Tagir Khaibulaev is not standing in uniform, and, despite his police officer status, he is not assigned to a particular service. But he is an ambassador, who does not hesitate to meet people. During the two days of the championship, he had to shake hundreds of hands, probably explained a thousand times his Olympic joy, and again described his emotion on the podium, without ever losing his smile and good humor. Next year, training will start again, next objective being the Judo World Championship in Rio in 2013, where he will defend his gold medal, won last year in Paris: "And then? It's too early. It's too far from now to say anything" concluded the champion.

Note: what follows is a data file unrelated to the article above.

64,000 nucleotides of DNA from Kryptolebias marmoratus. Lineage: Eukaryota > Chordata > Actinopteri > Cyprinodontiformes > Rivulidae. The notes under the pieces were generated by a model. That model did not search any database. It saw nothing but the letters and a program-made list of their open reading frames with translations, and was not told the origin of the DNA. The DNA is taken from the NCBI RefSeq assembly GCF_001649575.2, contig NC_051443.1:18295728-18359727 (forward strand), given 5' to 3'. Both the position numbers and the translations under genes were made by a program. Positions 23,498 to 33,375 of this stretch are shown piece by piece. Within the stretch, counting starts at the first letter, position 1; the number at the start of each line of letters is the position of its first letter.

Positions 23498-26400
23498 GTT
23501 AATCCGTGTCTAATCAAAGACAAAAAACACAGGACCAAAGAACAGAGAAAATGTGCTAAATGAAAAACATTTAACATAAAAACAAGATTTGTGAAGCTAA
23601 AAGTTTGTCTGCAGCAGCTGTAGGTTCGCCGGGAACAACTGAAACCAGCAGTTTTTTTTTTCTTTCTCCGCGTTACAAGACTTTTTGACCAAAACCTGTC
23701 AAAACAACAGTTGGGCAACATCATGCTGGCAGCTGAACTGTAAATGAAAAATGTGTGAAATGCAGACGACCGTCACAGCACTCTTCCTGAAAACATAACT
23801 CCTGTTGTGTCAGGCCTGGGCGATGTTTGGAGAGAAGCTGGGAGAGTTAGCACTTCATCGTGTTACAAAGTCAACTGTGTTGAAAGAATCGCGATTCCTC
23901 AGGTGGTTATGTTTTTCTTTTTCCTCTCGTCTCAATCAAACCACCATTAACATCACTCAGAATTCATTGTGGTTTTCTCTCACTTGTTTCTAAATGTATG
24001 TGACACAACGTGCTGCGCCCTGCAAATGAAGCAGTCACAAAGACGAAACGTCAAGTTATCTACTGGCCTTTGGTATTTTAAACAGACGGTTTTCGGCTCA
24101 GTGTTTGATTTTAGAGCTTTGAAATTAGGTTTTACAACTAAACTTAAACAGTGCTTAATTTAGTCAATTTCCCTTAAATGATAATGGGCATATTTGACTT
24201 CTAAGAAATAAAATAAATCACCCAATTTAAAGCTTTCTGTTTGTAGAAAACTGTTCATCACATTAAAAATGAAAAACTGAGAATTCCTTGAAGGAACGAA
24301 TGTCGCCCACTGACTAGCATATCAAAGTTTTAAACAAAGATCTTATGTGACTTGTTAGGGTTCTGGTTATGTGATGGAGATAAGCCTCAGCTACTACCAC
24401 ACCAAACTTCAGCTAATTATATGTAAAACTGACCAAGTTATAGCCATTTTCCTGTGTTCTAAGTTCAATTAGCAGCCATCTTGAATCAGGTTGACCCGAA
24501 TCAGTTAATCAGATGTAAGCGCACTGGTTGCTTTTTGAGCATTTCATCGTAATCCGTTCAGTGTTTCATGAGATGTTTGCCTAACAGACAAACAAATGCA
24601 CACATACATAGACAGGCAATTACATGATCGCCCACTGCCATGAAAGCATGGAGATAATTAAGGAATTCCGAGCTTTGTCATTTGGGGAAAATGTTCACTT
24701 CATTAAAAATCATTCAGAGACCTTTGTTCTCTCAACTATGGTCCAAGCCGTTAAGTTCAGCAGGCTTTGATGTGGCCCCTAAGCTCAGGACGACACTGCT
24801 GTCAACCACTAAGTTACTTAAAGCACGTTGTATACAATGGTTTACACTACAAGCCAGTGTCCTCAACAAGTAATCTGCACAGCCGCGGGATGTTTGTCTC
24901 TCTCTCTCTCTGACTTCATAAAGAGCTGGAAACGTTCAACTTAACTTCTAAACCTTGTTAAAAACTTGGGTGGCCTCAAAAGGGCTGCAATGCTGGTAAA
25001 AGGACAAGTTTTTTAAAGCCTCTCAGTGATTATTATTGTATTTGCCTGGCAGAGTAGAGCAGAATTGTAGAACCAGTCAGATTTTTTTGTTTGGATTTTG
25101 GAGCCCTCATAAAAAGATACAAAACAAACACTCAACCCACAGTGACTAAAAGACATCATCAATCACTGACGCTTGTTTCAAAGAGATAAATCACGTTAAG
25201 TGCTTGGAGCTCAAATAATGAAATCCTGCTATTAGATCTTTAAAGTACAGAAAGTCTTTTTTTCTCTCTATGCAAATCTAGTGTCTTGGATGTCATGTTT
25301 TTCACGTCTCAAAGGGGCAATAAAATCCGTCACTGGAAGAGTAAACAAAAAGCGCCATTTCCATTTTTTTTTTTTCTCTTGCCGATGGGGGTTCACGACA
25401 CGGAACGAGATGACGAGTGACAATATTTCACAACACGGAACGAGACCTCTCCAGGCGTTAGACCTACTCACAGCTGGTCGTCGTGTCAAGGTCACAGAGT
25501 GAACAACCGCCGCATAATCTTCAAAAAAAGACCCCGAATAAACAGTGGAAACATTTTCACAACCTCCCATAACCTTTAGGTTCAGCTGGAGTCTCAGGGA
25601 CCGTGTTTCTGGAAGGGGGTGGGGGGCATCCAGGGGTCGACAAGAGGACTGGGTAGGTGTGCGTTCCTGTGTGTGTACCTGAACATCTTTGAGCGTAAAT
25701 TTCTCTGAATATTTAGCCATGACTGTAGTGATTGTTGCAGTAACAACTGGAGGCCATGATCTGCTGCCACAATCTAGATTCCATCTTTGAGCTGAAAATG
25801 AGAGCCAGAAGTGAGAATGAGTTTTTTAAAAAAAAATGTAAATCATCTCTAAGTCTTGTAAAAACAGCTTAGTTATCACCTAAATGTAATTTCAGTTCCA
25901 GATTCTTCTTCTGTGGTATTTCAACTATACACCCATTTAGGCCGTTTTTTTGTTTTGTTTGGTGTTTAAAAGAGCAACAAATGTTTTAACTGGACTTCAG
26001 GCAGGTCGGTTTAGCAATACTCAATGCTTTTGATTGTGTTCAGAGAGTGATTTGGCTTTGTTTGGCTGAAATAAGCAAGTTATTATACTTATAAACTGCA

Having Tagir Khaibulaev present in Kazan is not trivial. It highlights the existing links between the IJF and the USIP and it can be seem as a hyphen that was strengthened after the two days of competition. A new Olympic cycle has begun, with a clear objective: Rio. 2016 will also coincide with the next edition of the Police World Championship. In the meantime, the two organizations will continue to work together in order to build the cooperation agreement that was signed last February. Sports and educational objectives have been set and recalled by Dr. Schopf, representing President Vizer, as well as by the USIP president, Sheikh Ahmad Nawaf Al-Ahmed Al-Sabah, and its Secretary-General, Sandro Dirckx.